Since Tsai’s election as president in 2016, Beijing has insisted on her accepting the ’92 Consensus and the One-China Policy. Her refusal to do so to Beijing’s satisfaction has spurred it to apply various forms of pressure in the diplomatic, economic and military realms. As such, what makes the 31 Measures distinctive is that they demonstrate a new effort, providing rewards, instead of punishment, from Beijing. Certainly Xi’s address at the 19th Party Congress in October, 2017 displayed an open and accommodating view regarding relations with Taiwan when he promised to, “share the development opportunities on the mainland with our Taiwan compatriots first.” Beijing has hoped to use positive relations with the opposition Kuomintang as a conduit of influence. However, Xi also was firm and intimidating at the 19th Party Congress when he declared that, “Any separatist activity is certain to meet with the resolute opposition of the Chinese people…We will never allow anyone, any organization, or any political party, at any time or in any form, to separate any part of Chinese territory from China!”

This is juxtaposed against ongoing efforts to constrict Taiwan’s international space, coercive messaging to Taiwan and intimidating military demonstrations, though these military exercises were undoubtedly planned well in advance. Still, what this reveals is that Beijing doesn’t think it can obtain results just by appealing to wallets, and that even as it increases efforts to do so, it is not abandoning its use of coercion.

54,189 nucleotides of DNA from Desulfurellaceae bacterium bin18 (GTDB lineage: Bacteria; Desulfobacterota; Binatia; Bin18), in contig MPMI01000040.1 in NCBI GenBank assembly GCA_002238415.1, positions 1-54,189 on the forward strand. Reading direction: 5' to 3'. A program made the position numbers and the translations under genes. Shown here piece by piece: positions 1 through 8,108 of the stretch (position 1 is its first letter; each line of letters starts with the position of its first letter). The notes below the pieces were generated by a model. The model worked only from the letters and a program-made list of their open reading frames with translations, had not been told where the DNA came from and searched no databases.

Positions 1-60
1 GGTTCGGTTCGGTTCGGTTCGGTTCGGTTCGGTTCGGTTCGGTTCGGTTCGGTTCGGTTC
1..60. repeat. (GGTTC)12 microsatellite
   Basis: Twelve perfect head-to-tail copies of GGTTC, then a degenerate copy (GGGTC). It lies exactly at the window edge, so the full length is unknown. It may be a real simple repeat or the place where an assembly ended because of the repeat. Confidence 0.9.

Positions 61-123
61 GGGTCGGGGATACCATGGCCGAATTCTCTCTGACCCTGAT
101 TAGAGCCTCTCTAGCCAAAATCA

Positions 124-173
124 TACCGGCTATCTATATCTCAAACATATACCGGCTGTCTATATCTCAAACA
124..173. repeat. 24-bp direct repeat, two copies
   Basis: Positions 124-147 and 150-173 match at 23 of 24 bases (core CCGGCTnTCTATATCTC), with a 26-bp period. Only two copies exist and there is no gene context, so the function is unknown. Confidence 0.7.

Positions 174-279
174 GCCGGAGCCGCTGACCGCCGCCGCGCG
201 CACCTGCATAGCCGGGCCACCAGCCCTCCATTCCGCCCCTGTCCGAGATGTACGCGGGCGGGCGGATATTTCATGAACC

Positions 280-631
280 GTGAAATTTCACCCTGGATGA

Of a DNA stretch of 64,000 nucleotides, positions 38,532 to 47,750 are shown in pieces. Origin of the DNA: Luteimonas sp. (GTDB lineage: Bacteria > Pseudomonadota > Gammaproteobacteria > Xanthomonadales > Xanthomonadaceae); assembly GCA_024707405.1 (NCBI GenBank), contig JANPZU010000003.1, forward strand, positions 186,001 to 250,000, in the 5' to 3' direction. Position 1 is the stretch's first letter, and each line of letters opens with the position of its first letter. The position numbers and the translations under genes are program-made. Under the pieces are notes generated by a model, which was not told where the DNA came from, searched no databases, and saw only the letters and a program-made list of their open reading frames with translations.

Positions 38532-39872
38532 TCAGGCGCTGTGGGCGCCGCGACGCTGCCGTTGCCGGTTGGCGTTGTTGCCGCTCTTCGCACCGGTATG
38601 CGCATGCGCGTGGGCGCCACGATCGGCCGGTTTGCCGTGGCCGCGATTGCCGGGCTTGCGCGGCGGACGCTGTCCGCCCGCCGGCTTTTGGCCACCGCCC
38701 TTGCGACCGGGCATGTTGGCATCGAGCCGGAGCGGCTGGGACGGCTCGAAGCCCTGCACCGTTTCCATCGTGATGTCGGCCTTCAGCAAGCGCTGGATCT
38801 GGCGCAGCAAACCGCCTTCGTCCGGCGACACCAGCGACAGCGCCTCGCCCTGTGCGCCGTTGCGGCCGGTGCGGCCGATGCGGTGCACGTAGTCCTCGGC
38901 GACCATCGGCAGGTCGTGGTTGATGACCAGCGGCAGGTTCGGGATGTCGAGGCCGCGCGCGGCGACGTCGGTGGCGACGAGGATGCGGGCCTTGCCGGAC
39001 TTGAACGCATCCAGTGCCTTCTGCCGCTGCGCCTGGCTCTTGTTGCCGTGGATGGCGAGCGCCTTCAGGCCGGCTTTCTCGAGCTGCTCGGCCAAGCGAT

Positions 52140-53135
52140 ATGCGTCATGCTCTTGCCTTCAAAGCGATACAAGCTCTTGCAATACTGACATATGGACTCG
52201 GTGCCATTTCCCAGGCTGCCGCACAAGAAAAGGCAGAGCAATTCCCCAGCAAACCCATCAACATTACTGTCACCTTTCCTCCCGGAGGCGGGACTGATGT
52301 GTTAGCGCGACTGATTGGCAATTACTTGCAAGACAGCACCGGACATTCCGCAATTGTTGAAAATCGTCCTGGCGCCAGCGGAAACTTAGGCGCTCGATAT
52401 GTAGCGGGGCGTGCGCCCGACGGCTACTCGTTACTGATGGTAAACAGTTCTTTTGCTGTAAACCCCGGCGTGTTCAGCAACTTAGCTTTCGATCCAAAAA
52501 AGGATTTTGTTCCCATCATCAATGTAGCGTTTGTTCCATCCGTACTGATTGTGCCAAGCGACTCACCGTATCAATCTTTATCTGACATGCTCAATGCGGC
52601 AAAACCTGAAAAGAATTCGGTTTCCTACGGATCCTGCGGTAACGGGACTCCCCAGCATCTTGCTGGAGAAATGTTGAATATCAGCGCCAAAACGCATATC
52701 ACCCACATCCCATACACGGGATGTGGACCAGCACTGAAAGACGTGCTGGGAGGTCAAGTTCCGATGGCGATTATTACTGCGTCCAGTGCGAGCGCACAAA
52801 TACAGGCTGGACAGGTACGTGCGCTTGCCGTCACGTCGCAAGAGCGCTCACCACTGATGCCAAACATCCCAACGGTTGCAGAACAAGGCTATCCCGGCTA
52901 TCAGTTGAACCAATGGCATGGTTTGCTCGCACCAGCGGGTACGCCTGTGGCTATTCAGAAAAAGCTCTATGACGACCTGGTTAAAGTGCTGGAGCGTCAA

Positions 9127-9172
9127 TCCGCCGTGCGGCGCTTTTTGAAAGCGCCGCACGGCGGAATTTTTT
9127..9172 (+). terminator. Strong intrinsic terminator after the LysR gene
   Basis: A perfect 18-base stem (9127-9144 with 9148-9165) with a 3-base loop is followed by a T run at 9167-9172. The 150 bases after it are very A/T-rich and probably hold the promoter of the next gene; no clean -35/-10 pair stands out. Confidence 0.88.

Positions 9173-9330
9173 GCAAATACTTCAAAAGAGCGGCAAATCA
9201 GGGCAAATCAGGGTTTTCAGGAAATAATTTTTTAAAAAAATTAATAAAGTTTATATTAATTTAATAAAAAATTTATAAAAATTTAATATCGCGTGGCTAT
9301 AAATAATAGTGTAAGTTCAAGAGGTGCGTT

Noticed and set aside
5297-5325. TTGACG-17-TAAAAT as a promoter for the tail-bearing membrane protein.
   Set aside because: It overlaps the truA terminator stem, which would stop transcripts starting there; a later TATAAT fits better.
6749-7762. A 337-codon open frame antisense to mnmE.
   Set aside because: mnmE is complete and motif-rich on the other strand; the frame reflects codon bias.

U.S. Actions: How Much of a Factor?

Compounding tension over the Taiwan issue is the recent downturn in Sino-U.S. relations. President’s Trump’s summits with Xi at both Mar-a-Lago and Beijing in 2017 encouraged a spirit of accommodation. But on March 16, 2018 Trump signed the Taiwan Travel Act, after it passed unanimously in both houses of Congress. The Act mandates that it should be U.S. policy to send officials at all levels to Taiwan and allow high-level Taiwanese officials to visit their American counterparts. The Taiwan Travel Act has spurred Beijing to assert that Taiwan is unequivocally part of China. Further exacerbating Sino-U.S. relations is Washington’s approval for American defense companies to market submarine technology to Taiwan. Washington also recently sent two senior officials from the State and Commerce Departments to Taipei in official, high-profile capacities. The semi-official Global Times newspaper out of Beijing has advocated preparing for a possible “direct military clash” in the Taiwan Strait as a result of Washington’s actions. 


The 31 Measures are an unprecedented step to entice Taiwanese economically. Yet that does not mean that the Chinese government is refraining from coercive acts and threatening messages. Beijing’s military messaging is unequivocal, and Taipei is receiving it loud and clear. The constant presence of coercion – regardless of how well China wins Taiwanese wallets – reflects a lack of faith on Beijing’s part that economics and soft power are sufficient to bring Taiwan into the mainland’s fold. Until a complete and comprehensive shift to “softer” methods of Cross-Strait reconciliation occurs, Taiwanese will continue to mistrust China’s motives, even if they simultaneously blame their own leadership. Taiwanese are open to the various measures, but as long as the Chinese government threatens coercion, then it is highly unlikely China will ever win hearts and minds, and not just in Taiwan.